Even though he has more than proven himself by doing this, the colonel wants him sent away for testing, but the senator says that he would do better as a propaganda tool. So, we get some USO-type shows, until some random soldier in Italy criticizes him, which turned out to be the turning point for him, as it was the catalyst that turned him into a true superhero, thanks to his rescue of the soldiers capture by the Red Skull and HYDRA.

The film goes on into some montage with Cap kicking some true butt with his new team, there’s a hint at romance with Peggy, jealousy with Howard Stark, blah, blah, blah, and then we get to the climactic showdown with the Red Skull that results in the Skull being warped away to some alternate dimension and Cap being frozen for 60 yrs.

Let me say that the thing that I love about this film, above all else, is that it is set in th 40s. I love that era. They did an excellent job capturing the mentality of the people back then, as well as re-creating 40s New York. I do with they would have included a bit more of the music from back then, but that’s a personal preference.

Action here is great. The second half of the film is fast and furious. Conversely, the first half seems to drag on a bit. I know they were building up Steve Rogers so that the audience would care and all, but that just went on too long. I found myself wishing they would hurry up and get on with it.

In my Thor review, I said that many superhero films suffer from origin-itis. Well, Captain America: The First Avenger actually doesn’t. Other than being sluggish at the beginning, the origin doesn’t slow down the film. Of course, the fact that Cap’s origin is in a different era than his modern-day self (remember he gets frozen), allows for this, so that may have been the reason.

One of the problems I had with this film is that they spent more than enough time on Captain America, but the supporting characters (especially his commandos) got the short end of the stick, and don’t even get me started on how little screen time the film’s villain, The Red Skull got. Sure, he got a nice chunk of it, but I just felt he should have received more.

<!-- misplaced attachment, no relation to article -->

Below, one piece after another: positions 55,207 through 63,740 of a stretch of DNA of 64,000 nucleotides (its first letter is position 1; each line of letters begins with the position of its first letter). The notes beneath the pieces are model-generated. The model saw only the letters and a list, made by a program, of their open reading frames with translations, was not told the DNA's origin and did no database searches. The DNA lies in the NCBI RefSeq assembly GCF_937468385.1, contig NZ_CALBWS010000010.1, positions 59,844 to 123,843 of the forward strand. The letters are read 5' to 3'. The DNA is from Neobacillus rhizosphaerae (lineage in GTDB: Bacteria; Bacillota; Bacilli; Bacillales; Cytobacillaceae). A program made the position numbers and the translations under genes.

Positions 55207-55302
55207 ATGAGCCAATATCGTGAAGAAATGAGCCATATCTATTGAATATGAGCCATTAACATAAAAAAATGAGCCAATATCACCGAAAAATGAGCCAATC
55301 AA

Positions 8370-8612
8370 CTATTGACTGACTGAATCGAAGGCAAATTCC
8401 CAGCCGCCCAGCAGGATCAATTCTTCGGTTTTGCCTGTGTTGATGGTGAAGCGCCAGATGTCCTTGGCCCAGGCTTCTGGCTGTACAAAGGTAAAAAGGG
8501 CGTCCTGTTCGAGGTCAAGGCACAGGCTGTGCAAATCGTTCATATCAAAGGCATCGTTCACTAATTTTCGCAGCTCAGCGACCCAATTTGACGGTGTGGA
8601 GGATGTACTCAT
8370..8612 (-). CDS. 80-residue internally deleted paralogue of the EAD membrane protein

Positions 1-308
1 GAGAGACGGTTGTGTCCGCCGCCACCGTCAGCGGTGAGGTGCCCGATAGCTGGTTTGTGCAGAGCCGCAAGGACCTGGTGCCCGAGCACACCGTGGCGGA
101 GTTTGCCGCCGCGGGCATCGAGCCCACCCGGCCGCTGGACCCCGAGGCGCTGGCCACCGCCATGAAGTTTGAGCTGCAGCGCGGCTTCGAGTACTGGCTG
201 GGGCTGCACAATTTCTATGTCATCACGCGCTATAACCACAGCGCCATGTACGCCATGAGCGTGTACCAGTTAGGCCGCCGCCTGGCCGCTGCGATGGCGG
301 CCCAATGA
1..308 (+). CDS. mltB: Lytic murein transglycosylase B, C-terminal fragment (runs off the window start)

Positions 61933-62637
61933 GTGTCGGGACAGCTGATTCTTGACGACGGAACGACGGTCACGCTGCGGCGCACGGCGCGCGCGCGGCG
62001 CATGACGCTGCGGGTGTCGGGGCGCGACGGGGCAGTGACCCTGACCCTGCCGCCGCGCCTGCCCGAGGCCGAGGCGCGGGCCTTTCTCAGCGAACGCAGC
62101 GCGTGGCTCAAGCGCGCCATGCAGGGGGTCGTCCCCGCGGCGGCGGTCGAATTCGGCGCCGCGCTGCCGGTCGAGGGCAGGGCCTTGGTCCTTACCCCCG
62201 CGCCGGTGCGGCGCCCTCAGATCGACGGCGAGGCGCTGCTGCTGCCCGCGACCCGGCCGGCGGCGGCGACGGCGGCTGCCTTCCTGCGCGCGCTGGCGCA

There is a scene before Captain America becomes the superhero version of himself, and is just a propaganda item that, while is totally out of place, is really quite interesting. During WWII, the troops were entertained by USO shows, complete with scantily (or what passed for it at the time) clad showgirls. The song that was written for this scene is really quite good. If it wasn’t, I wouldn’t mention it!

I had my reservations about Chris Evans playing Captain America. First of all, he was the Human Torch in the Fantastic Four films, a character that fit his personality. Cap is more serious and down to earth. I approved of Evans now, but I still don’t think this was the role for him.

The beautiful Hayley Atwell had me starstruck when I first saw her in The Duchess, but after seeing her here (just wait until you see her in the red dress), I think I have a new crush! Oh, and she’s not a bad actress, either.

Tommy Lee jones does his usual thing. It really works as a 40s colonel, though. Is it me, or does it look like he’s aged big time in the last few years?

Hugo Weaving is one of the most perfect villains ever to grace the screen. Some have said that he was put on this Earth to play the Red Skull. I won’t go that far. Something about his accent and the way the makeup was put on him didn’t sit well with me, but he still did an awesome job.